BlackBerry security chief sounds alarm over IoT insecurity, wants govt’s to start slapping wrists

Security buffs everywhere agree that, although governments lack the knowledge needed to regulate cybersecurity, they still should pick up the baton and use their influence to make the future safer for all of us. And according to one Alex Manea (CSO at BlackBerry), governments should at least step up their game in the IoT space.

“I think there needs to be better government regulations around IoT,” the BlackBerry security chief said in a keynote speech at the annual Urban Security and Resilience Conference in Toronto.

“One of the things I would like to see from an IoT regulatory standpoint is have a set of regulations that every device that connects to Internet has support, accepts and can load software updates. Because the reality is every piece of software is going to have vulnerabilities,” Manea argued.

“What worries me in my mind is IoT fundamentally changes the threat model in terms of security.”

And he’s right. In the rush-to-market philosophy employed by most IoT vendors looking to grab a slice of the inter-connected pie of the future, many devices leave the factory inherently vulnerable to attack. Some have default passwords hardcoded in them, making a brute force attack a walk in the park for bad actors. Others lack encryption, opening the door to man-in-the-middle attacks for eavesdropping or exfiltration of sensitive data – perhaps even blackmail or extortion.

Users are partly to blame, for snatching these products off the shelf one after the other without doing their homework. Sometimes, it seems the only viable solution to securing a smart home is to employ a dedicated IoT security hub. However, in the long run, governments share the responsibility of regulating this uber-connected future we’re headed for.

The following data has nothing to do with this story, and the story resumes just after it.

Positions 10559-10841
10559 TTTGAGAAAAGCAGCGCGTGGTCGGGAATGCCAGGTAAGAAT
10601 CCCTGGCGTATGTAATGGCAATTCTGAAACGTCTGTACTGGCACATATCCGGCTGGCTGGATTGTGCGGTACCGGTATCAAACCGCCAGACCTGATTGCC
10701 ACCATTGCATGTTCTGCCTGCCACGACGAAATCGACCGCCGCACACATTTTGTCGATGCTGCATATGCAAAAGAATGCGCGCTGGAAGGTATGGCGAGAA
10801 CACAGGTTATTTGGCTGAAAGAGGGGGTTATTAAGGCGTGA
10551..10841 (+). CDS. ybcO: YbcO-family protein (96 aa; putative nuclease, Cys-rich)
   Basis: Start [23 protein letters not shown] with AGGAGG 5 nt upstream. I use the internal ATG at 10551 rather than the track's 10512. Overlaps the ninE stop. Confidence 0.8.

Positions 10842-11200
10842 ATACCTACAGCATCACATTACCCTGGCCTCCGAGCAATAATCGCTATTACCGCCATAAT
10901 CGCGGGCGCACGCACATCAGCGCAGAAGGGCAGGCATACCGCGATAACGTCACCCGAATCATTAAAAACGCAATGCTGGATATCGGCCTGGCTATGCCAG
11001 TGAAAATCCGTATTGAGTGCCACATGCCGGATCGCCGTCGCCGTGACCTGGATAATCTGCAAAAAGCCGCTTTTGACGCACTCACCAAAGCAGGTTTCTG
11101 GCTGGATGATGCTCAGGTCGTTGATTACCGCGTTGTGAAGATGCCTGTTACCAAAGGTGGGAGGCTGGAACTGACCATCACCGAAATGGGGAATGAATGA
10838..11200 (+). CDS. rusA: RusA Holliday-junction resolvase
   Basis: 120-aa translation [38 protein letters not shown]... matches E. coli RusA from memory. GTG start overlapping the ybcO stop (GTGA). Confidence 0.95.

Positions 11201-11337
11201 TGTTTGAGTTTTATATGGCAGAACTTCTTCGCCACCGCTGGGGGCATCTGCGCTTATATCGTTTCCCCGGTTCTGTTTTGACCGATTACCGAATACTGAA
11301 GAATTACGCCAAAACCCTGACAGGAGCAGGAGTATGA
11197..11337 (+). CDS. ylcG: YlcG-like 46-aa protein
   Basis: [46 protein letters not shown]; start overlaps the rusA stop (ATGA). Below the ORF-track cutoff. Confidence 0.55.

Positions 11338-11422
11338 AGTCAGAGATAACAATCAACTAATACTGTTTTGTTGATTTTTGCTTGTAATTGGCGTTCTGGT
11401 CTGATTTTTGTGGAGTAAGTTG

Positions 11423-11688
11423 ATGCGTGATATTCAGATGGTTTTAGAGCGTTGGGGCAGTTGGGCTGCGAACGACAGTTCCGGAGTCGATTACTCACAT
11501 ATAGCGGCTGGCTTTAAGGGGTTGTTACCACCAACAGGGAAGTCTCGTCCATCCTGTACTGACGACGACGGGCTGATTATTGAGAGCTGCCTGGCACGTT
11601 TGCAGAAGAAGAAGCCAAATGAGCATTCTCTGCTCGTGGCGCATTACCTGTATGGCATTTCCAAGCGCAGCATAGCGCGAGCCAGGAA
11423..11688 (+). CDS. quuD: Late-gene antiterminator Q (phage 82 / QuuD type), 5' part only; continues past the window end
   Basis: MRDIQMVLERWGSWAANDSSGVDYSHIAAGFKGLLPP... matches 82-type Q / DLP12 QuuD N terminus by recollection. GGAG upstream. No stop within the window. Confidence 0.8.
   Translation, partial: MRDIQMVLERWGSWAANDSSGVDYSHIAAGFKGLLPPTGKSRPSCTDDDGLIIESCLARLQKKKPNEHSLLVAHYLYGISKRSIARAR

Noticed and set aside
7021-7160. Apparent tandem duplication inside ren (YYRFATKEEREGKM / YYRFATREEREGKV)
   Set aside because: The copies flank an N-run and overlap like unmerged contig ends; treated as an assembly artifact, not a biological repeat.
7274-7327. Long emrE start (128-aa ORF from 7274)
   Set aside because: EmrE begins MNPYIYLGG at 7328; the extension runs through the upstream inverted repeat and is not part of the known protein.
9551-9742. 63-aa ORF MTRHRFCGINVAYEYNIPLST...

As reported by IT World Canada, BlackBerry researchers have shown how a simple thing like an Internet-connected kettle can be misconfigured and, once linked to a corporate Wi-Fi network, leveraged to grant attackers unencrypted internal business traffic.

The publication further notes that the Online Trust Alliance has published an IoT Trust Framework for vendors to follow. And the UK is trying to lead by example, by setting out the government’s work to help ensure consumer IoT products have security built in from the start – like the GDPR will soon require from everyone who collects and processes EU customer data.

Manea said companies on tight budgets and margins making products as inexpensively as possible pose a serious threat to the IoT ecosystem.

“There’s many other security best practices that I think would be more mandated, things like mutual authentication between all sources, making sure we encrypt all data on devices and encrypt all data in transit as well. There’s a number of different layers of regulation we could have. I would love to see a general framework for IoT security, which doesn’t exist right now in any part of the world,” the Blackberry CSO concluded.

Interestingly, a study of 1,000+ adults conducted in the U.S. by Market Strategies International a few months ago revealed that even regular customers want the government to do its bit in regulating the IoT landscape.

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